Haiku On My Mind - writercize #59

A few days ago I came across a sweet little blog called Haiku Corner.  The author can turn anything at all into a slice of haiku heaven (cats, gas prices, jello anyone?), so it's got my brain trying to convert everyday thoughts into haiku. 

Haiku, for anyone unfamiliar with the term, refers to a poem comprised of three lines.  The first has five syllables, the second has seven syllables, and the third is back to five syllables.  In its truest form, this Japanese poetry abides by several more rules, the most important of which juxtaposes two ideas.  For a beginner such as myself, the syllables are enough of a challenge, and the 5/7/5 rule generally satisfies the English notion of Haiku.

writing exercise:  Compose a haiku poem inspired by your current state of mind.  You may find it helpful to draw on nature or physical comparisons to illustrate your point.

Click "read more" to see writercizer sample response on sorting out my house and mind.


Multidimensional Character - Success & Secrets - writercize #58

When I open up a novel, I like a character with layers and undertones and some good old-fashioned internal strife.  Give me hope, vulnerability, frustration, insecurity, sadness, relief, deception.  Realistic desires and relationships mixed with slightly exaggerated reactions and behaviors.  Characters who are all good or all bad just don't do it for me - they aren't a challenge to get to know, and I bore easily of them, put down the book, forget why they mattered.

I find that characters I am drawn to in literature would most likely drive me insane in real life; they may be too self-absorbed or conniving or generally screwed up, but I love to escape into their nutty worlds.  Give me a character who's successful with a dark and dirty backstory or a character deemed as a failure by all around them but internally the greatest success there is (Holden Caulfield, Ignatius J. Reilly).

Today's writercize is all about building depth and exposing a character's layers to see straight to the core.

writing exercise:  Take 5-10 minutes to write a short story or character study using the sentence below as your prompt. 

prompt:  To the outside world, everything about Alex screamed success - good looks, supportive family, a plenitude wealth - but beneath the surface ...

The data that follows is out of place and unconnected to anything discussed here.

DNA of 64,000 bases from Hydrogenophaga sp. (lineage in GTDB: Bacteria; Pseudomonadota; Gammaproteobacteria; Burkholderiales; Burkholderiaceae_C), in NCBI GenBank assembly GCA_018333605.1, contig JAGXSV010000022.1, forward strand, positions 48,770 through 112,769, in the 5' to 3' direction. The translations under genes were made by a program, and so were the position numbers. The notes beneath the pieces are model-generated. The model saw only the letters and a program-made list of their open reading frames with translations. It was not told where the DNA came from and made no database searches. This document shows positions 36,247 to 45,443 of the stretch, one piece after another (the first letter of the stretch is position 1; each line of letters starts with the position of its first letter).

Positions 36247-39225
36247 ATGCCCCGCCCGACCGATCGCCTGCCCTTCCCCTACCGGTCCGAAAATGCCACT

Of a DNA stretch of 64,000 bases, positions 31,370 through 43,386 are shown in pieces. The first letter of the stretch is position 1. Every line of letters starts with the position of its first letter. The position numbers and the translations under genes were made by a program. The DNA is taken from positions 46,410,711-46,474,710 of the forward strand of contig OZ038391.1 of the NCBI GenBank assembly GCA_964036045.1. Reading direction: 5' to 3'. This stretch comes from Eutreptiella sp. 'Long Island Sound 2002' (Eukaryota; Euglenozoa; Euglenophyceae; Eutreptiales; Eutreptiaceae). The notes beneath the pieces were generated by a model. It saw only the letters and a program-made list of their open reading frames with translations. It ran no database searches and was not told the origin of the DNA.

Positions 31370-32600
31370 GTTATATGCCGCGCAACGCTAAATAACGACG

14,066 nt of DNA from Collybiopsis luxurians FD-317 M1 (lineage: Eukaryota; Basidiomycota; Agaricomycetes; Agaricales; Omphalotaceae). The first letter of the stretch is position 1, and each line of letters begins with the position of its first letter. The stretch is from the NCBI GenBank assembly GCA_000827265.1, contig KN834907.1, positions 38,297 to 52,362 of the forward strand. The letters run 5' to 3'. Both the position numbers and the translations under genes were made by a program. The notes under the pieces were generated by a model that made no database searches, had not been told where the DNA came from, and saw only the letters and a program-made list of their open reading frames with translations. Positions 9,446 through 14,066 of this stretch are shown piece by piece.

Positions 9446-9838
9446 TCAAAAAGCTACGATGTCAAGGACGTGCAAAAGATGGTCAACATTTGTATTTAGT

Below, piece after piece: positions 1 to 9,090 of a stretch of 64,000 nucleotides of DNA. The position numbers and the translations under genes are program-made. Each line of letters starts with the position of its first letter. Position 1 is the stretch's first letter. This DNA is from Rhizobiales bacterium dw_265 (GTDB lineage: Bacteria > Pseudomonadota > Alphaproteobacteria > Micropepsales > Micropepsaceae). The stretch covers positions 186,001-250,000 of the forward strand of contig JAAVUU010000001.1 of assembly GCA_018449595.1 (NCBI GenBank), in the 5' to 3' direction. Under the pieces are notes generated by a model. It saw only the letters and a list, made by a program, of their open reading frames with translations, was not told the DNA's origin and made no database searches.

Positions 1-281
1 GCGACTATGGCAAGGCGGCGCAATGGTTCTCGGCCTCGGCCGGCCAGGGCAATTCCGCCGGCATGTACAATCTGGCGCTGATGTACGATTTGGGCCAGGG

You may interpret it any way you wish, and expose the character from any angle (his/her own POV or that of an omniscient narrator or other character in the story).  Feel free to delve into fantasy or sci fi if that's your thing too!  Copy and paste the prompt into the comment section and type away.
Click "read more" for writercizer sample response.


Blogs with Heart - writercize #57

Blogs With Heart.  Sounds like a modern Native American moniker.  Dances with Wolves.  Sitting Bull.  Little Wolf.  Blogs with Heart.

Today, "Blogs With Heart" is the name and award I am bestowing on a friend, Christina.  She is a fashionista, handbag designer, blogger, entrepreneur, mom, traveler and all around pretty amazing individual.  This week, inspired by her travels to Egypt and her commitment to raising awareness for women and children, she launched a fundraising campaign in partnership with the Young Mother's Shelter of Hope Village Society in Egypt.  She is modeling 140 outfits daily during the second half of her pregnancy over at her blog, Christina Elaine, to raise awareness and link to the campaign website. Her goal is to raise $2,000 in 105 days for this great cause.  The first post on the project includes an overview of the project and photos of Christina in a cute combo of jeans, floral blouse, sweater and belt, and the second post is of a long flowing dress in a field of flowers.  She's a beautiful model and stylist!